Early and late results of resection of ventricular aneurysm

J. E. Okies, C. Dietl, H. B. Garrison, A. Starr

Research output: Contribution to journalArticle

13 Scopus citations

Abstract

Fifty-seven patients have undergone ventricular aneurysm resection with a mortality rate of 10 percent. Recent surgical trends have been toward complete revascularization and treatment of concomitant disorders when present. Although the early mortality rate may be favorably influenced by these maneuvers, analysis of survivors reveals no significant difference in survival between the group that had concomitant coronary artery bypass and the group that had aneurysm resection alone (84 percent versus 78 percent). There were significantly more asymptomatic patients in the revascularized group, however (74 percent versus 53 percent). Analysis of hospital deaths revealed nearly all to be secondary to low output syndrome, arrhythmia, myocardial infarction, or a combination of the three. Late death was due to either congestive heart failure or a myocardial infarction in all but one case. Seventy-seven percent of operative survivors are asymptomatic. Late morbidity is usually related to ungrafted or progressive coronary artery disease and generally has been successfully managed by reoperation.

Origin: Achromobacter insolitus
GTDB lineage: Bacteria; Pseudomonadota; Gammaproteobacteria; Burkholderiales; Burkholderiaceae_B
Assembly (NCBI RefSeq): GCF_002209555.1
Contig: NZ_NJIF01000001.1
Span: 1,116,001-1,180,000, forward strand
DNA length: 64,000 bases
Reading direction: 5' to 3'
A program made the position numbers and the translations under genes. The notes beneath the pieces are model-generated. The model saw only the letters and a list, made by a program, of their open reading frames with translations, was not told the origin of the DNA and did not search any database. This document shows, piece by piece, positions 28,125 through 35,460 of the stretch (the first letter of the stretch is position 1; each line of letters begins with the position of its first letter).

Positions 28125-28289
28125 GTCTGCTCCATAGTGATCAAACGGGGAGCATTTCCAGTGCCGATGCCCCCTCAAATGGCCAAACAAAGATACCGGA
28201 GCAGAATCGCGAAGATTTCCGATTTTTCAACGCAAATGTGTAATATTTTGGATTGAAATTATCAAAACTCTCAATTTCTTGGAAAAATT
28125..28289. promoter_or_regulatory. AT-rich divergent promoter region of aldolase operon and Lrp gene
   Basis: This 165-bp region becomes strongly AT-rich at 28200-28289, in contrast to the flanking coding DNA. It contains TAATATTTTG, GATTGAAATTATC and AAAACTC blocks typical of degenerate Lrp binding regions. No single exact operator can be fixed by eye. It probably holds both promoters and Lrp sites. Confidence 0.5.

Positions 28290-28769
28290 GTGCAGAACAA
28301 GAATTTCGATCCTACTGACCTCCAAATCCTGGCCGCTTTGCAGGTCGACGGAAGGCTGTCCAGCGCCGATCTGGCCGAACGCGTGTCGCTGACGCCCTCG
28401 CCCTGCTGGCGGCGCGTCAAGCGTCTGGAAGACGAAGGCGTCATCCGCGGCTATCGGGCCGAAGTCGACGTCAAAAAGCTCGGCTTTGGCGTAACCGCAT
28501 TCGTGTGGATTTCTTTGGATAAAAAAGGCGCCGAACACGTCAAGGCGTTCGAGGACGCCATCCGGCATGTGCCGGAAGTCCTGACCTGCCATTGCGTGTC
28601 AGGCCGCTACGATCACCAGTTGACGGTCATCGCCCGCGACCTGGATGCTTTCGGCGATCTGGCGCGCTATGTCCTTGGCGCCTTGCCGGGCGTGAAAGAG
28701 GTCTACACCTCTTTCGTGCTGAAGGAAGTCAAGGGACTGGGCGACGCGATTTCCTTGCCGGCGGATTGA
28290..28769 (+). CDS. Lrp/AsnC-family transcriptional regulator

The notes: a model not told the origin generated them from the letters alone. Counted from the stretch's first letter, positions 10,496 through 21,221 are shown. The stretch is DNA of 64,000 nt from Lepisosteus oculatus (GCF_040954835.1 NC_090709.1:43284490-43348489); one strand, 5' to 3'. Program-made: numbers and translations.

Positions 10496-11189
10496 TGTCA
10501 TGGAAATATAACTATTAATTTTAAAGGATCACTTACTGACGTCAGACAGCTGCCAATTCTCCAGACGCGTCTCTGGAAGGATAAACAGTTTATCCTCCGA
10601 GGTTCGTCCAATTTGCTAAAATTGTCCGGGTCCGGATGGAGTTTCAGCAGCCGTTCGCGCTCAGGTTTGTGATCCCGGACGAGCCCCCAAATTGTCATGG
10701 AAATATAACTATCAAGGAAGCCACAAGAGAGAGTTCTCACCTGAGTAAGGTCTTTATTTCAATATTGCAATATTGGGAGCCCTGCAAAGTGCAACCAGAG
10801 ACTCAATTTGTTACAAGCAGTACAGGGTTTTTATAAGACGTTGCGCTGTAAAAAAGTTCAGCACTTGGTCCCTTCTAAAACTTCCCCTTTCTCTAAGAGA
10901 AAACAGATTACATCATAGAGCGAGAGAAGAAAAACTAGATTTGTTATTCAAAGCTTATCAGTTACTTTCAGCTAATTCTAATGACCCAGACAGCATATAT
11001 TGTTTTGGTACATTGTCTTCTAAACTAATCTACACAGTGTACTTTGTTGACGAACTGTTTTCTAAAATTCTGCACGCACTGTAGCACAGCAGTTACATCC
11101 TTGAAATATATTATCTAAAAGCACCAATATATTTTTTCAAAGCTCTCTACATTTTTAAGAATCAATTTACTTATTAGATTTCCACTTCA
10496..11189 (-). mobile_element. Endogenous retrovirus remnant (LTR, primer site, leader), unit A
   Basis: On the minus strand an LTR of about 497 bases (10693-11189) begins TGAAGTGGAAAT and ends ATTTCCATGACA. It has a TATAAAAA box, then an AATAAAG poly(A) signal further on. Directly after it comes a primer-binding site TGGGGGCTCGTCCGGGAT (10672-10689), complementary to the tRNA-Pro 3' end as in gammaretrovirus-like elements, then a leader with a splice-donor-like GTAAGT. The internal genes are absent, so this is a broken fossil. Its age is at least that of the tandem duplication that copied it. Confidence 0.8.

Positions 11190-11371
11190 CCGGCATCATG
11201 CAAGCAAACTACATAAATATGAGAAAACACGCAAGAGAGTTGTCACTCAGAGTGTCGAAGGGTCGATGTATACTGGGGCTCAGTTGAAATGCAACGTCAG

Original languageEnglish (US)
Pages (from-to)255-260
Number of pages6
JournalJournal of Thoracic and Cardiovascular Surgery
Volume75
Issue number2
DOIs
StatePublished - Jan 1 1978

ASJC Scopus subject areas

  • Surgery
  • Pulmonary and Respiratory Medicine
  • Cardiology and Cardiovascular Medicine

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